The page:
Portugal has seen “substantial improvements” in the integration of immigrants over the last decade, according to a report released by the Organization for Economic Cooperation and Development (OECD), which considers the country “an atypical case”.
“Due to substantial improvements in integration outcomes over the last decade, the differences between immigrants and natives in [housing] overcrowding rates are much smaller and the poverty gap has even reversed (in favour of migrants)”, reads in the document entitled “Immigrant Integration Indicators”.
The OECD adds that, unlike in other countries, immigrants established in Portugal are much more likely to acquire citizenship.
According to the report, immigrant women are more likely to obtain citizenship of the host country than men in the EU and OECD. This higher female rate is partly attributable to marrying citizens of the host country, which facilitates the acquisition of nationality.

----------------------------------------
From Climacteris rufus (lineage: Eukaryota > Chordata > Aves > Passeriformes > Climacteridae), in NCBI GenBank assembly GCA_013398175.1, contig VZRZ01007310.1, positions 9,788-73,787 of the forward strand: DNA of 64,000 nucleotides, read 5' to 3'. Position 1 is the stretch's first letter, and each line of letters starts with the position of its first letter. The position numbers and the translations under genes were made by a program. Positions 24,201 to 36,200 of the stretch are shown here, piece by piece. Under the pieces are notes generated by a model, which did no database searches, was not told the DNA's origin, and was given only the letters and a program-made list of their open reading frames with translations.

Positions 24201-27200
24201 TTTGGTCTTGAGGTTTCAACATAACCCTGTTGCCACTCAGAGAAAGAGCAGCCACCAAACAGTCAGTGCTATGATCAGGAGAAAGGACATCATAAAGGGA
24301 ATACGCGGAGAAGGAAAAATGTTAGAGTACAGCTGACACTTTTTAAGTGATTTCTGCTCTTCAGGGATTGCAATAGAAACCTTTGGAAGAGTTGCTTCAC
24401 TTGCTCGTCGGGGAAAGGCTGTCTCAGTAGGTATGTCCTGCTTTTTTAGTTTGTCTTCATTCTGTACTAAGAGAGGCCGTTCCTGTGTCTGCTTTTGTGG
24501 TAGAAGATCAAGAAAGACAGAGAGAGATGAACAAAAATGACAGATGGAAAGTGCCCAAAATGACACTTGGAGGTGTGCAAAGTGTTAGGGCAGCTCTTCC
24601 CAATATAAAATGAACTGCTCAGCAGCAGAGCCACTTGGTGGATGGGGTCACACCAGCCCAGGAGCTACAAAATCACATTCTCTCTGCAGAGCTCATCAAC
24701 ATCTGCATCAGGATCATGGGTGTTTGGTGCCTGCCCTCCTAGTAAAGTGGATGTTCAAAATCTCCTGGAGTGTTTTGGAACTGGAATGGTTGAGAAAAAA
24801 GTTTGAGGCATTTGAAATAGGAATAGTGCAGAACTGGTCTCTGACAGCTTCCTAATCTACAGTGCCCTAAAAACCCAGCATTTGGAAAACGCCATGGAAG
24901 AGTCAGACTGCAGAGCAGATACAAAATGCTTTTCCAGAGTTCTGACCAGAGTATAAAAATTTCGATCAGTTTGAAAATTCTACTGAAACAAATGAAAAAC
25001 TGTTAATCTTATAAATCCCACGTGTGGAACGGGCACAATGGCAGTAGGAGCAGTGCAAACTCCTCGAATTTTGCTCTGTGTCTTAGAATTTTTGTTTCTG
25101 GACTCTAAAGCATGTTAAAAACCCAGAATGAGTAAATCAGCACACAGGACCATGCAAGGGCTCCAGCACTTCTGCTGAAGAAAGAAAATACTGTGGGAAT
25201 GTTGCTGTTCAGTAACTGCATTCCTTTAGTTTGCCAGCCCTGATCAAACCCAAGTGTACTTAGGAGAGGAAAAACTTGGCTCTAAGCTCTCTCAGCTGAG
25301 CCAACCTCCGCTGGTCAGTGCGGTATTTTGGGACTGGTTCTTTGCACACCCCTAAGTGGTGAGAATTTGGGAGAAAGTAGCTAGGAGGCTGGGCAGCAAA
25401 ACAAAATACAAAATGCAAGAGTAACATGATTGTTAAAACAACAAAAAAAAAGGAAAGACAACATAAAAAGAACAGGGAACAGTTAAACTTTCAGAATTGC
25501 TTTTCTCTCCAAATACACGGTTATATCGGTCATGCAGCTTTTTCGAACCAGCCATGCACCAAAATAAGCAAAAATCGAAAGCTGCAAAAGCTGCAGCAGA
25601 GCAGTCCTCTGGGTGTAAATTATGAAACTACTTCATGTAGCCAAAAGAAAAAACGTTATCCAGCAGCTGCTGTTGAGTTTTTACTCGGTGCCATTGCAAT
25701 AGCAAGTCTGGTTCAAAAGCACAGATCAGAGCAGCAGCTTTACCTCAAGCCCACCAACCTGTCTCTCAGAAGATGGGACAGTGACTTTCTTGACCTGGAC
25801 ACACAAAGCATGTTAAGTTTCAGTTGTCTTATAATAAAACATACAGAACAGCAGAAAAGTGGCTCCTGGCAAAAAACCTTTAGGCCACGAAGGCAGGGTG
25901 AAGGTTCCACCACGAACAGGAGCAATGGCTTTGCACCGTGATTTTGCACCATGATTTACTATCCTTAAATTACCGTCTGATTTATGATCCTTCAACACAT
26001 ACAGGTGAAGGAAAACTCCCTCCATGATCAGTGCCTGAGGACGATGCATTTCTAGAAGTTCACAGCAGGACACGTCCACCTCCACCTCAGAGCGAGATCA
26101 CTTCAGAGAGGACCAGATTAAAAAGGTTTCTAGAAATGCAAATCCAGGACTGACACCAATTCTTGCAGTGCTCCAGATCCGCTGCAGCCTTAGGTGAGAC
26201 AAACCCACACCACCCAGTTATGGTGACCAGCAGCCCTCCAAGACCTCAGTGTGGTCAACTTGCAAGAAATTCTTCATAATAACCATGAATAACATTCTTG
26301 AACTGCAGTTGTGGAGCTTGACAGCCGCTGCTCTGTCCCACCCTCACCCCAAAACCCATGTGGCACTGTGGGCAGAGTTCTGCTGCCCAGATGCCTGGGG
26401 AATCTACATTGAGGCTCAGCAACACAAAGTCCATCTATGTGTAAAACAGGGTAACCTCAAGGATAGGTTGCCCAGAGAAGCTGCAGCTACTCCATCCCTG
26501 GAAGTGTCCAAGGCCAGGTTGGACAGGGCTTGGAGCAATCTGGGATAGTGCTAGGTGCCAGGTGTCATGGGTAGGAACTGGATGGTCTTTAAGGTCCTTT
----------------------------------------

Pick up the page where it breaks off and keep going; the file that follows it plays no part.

The document also indicates that one in three immigrants has higher education, but warns, with less probability of being employed.
The OECD report indicates that in the last 10 years, the living conditions of immigrants in Portugal have converged to the level of natives.
Due to the colonial past and the migration of workers after the Second World War, a large share of foreigners in Portugal comes from Africa and Latin America, representing more than a third of immigrants (mainly Brazilians).
In the country, according to the OECD, adult immigrants tend to invest more in education than natives.
In the EU, 62% of immigrants claim to have at least advanced competence in the language of the host country, as is the case in Portugal, where many immigrants speak the language of the host country.
As for foreigners who arrived in the EU as children, 52% come from non-European regions – especially Asia (21%), Latin America (16%) and Africa (14%).
Source: The Portugal News